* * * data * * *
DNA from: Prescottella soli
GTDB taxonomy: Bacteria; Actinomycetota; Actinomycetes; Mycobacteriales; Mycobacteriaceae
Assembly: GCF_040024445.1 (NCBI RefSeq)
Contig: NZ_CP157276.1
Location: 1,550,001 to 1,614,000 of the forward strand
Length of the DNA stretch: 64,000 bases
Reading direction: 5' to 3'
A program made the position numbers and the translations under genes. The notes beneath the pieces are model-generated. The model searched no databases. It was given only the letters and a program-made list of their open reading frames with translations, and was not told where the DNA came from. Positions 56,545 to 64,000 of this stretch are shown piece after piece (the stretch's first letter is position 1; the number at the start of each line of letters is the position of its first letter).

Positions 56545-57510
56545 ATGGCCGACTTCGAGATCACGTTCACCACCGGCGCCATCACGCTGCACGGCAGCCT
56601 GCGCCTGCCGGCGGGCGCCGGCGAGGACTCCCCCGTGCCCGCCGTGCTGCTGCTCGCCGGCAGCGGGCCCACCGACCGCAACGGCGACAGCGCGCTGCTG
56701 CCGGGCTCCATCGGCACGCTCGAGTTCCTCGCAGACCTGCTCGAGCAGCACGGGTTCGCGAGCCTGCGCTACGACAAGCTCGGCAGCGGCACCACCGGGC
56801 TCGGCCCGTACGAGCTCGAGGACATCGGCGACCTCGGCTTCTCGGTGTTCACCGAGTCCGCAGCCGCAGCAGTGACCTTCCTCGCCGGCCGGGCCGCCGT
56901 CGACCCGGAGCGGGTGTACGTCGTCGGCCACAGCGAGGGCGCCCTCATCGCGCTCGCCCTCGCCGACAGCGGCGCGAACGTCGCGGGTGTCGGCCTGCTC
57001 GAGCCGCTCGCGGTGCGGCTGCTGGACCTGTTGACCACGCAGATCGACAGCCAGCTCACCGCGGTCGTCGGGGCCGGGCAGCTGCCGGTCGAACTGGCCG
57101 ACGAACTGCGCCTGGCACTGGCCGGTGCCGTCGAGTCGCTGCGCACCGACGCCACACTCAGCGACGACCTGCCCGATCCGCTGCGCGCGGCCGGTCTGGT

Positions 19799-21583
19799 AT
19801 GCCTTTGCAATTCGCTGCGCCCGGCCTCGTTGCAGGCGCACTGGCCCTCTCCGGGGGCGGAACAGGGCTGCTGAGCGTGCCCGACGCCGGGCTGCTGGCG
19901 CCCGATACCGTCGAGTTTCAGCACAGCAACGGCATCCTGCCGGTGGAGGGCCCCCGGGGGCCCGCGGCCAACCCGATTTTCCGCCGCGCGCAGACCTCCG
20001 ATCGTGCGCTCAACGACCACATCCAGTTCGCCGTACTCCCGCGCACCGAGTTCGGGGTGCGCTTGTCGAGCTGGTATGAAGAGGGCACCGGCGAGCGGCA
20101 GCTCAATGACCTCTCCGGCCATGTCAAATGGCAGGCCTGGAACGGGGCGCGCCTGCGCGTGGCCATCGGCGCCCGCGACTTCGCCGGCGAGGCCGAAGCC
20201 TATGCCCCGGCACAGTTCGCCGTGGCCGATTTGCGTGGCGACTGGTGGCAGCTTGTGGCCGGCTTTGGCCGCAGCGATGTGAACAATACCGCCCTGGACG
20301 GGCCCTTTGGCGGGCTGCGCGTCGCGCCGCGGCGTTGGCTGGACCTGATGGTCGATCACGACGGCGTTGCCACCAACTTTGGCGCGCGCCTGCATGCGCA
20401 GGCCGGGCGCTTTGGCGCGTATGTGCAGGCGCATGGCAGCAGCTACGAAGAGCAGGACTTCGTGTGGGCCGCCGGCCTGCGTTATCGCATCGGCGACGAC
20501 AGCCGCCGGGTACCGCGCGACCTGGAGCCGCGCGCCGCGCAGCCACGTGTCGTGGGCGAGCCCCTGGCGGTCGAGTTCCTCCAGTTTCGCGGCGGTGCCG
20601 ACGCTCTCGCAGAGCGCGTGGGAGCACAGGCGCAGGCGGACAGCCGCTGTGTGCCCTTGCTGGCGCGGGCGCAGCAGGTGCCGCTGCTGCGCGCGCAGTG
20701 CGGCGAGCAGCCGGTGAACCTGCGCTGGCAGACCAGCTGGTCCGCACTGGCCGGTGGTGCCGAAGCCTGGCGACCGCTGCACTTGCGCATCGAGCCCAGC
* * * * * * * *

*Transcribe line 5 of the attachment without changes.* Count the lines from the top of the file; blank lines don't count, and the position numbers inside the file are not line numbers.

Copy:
Location: 1,550,001 to 1,614,000 of the forward strand